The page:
48 hours in Glasgow

Visit Scotland
13 июн
World-class museums and galleries, breathtaking architecture, parks, unique attractions, high street, designer and independent retailers, as well as an excellent range of bars, pubs and restaurants

Begin your journey at Kelvingrove Art Gallery and Museum in the city's west end. Situated by Kelvingrove Park, it's a magnificent structure of handsome red sandstone. It's free to get in and inside there are over 8,000 objects covering art, archaeology, and natural history - it's even home to a real Spitfire! Afterwards, wander along Byres Road, a pleasant, bustling street lined with all kinds of shops and restaurants.

Explore the pathways of Glasgow Botanic Gardens to see their collection of flora and shrubs before visiting Kibble Palace, an exquisite restored Victorian glasshouse. If you're feeling peckish, the tearoom offers a tasty selection of cakes, sandwiches, teas and coffees.

Head to the city centre and enjoy a bit of culture at Gallery of Modern Art (GoMA), housed in a stunning neoclassical building in Royal Exchange Square. Exhibitions regularly change and there is an events programme, too. You might also be able to squeeze in a visit to the nearby Lighthouse, Scotland's national centre for design and architecture. The building was designed by Charles Rennie Mackintosh, and was originally used by the Glasgow Herald newspaper. From the viewing platform, you get some spectacular views of the city skyline.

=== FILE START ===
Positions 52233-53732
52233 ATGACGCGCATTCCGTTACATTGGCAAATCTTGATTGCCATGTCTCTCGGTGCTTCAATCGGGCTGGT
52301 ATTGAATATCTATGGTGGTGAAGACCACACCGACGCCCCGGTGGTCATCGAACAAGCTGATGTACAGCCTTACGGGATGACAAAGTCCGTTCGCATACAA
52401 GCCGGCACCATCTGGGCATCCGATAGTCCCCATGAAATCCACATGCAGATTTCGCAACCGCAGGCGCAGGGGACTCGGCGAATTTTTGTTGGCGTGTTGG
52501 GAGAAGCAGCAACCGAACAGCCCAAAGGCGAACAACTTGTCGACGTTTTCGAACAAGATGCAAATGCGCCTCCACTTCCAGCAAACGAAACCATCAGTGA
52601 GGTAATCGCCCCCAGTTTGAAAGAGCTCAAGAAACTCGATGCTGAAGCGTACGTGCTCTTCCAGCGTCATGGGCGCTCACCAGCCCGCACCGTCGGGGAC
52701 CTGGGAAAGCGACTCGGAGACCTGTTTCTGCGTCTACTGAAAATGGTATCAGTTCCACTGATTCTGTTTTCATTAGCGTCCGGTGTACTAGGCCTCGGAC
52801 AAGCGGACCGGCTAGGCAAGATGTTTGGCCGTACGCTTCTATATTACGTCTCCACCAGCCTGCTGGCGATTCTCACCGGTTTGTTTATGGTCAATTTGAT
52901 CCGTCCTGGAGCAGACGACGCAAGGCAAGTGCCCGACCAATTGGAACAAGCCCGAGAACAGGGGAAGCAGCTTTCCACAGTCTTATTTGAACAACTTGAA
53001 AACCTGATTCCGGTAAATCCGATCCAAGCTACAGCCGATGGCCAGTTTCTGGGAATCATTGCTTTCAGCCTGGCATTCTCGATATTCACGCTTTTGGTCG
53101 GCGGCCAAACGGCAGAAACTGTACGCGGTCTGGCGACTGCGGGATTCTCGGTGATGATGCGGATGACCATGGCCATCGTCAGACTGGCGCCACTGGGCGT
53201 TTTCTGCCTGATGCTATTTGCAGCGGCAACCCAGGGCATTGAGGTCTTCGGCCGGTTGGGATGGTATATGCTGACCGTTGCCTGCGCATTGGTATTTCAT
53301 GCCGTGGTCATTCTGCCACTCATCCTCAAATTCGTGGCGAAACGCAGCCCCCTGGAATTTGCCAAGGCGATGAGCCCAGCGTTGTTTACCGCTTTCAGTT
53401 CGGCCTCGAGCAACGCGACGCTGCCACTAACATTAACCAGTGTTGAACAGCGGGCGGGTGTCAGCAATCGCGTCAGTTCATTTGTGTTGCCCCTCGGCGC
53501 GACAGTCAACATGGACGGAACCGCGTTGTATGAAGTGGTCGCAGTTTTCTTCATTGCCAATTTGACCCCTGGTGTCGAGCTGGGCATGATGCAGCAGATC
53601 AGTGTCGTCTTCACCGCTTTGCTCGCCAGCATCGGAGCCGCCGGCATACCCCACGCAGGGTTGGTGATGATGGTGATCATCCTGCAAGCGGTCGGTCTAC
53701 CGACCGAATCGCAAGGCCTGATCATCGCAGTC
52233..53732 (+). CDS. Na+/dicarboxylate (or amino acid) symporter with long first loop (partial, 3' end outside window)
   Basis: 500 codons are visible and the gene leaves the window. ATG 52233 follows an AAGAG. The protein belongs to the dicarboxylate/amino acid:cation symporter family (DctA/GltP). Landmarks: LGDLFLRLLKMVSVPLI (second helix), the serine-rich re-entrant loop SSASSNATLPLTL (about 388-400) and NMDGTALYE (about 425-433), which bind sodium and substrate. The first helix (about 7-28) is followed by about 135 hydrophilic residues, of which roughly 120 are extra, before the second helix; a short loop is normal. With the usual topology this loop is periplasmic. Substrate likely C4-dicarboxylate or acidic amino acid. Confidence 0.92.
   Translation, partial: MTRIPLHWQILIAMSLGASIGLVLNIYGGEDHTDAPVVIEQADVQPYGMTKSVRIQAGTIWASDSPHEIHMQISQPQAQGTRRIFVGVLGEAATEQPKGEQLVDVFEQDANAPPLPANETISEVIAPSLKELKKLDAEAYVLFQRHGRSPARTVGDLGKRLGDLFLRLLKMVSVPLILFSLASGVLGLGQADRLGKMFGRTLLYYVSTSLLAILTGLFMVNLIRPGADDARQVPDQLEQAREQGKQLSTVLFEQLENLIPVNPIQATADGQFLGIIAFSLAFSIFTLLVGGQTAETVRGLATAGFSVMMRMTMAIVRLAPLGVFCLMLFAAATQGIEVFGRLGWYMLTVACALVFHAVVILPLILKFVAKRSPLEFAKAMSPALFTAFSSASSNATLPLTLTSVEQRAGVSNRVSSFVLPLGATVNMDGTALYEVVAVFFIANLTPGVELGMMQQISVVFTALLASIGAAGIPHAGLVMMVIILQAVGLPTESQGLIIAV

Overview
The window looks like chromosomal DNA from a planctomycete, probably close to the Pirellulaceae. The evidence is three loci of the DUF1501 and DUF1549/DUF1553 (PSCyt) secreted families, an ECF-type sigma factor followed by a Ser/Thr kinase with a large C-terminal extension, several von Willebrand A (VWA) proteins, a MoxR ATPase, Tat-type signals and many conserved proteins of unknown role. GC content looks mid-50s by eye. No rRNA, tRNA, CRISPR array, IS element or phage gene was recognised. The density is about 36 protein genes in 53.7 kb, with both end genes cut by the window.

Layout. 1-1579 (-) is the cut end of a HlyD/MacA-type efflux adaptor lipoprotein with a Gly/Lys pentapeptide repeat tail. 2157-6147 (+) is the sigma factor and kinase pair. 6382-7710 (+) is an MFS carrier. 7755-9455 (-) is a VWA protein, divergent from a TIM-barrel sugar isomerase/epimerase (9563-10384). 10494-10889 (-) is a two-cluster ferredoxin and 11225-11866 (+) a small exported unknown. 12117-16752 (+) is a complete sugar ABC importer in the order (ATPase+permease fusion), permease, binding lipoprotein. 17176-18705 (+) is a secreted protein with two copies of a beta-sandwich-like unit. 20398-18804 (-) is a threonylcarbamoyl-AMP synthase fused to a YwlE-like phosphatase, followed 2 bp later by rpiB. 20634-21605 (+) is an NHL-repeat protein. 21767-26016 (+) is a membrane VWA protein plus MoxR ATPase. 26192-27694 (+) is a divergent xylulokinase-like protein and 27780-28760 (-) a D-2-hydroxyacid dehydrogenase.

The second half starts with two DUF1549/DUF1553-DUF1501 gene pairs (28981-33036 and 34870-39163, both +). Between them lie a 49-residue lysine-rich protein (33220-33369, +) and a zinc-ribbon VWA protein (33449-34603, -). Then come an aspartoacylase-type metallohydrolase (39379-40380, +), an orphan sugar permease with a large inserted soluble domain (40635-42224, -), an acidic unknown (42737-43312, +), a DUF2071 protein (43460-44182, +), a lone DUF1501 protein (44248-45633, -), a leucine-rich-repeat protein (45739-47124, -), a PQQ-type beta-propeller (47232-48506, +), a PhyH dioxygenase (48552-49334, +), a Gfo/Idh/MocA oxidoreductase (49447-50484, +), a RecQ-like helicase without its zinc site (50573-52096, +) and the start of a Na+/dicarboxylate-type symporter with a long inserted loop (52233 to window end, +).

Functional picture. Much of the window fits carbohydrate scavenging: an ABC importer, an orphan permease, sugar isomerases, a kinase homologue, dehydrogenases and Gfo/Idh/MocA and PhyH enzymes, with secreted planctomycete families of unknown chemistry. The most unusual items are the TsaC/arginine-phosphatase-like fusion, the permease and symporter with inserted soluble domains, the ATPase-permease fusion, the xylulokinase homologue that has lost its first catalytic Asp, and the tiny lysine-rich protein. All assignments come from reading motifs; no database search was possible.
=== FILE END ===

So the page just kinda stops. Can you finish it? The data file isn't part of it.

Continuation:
A City of sound

As the evening draws in, it's time to experience the city at night! Glasgow's reputation for live music is legendary; so much so that the city has been given UNESCO City of Music status. Why not catch a gig or a concert in one of its amazing venues? The SSE Hydro hosts all the big-name stars. You can experience roots, classical and world sounds at the Glasgow Royal Concert Hall, or see up-and-coming indie artists at the small but perfectly formed King Tut's Wah Wah Hut

Spend your morning at the Riverside Museum and enjoy a visual feast - the building itself is one of the most striking modern buildings in Scotland. Inside, the museum houses all kinds of exhibits related to transport. Vehicles, bikes, and locomotives dating from different periods can be found. In addition, you can also explore the Clyde-built Tall Ship, which is berthed alongside the museum.

Just south of the River Clyde, you've got another chance to explore the works of one of the city's favourite sons, Charles Rennie Mackintosh. The beautiful House for an Art Lover is a stunning Mackintosh design. Although it wasn't actually built in his lifetime, it's a true art nouveau dream fully realised, with the building and furnishings working in complete harmony.

Head back to the city centre and head to the People Palace & Winter Gardens on historic Glasgow Green, a fantastic free museum where you can learn the story of Glasgow's people (have you heard that they are amongst the friendliest people on the planet?!). If you are feeling thirsty afterwards, grab a pew at the WEST Brewery bar, set in the beautiful Templeton Building on the edge of the Green.

Glasgow by night

Discover the West End at night and head to Ashton Lane, a pretty cobbled pedestrian street near Byres Road, which has a great mix of bars, pubs and eateries, as well as a cinema, or try the Finneston area - it has built up a reputation for being home to a number of the city's best new restaurants. If you fancy being at heart of the action, then why not explore the Merchant City area, chock full of trendy cocktail and wine bars, clubs and restaurants?

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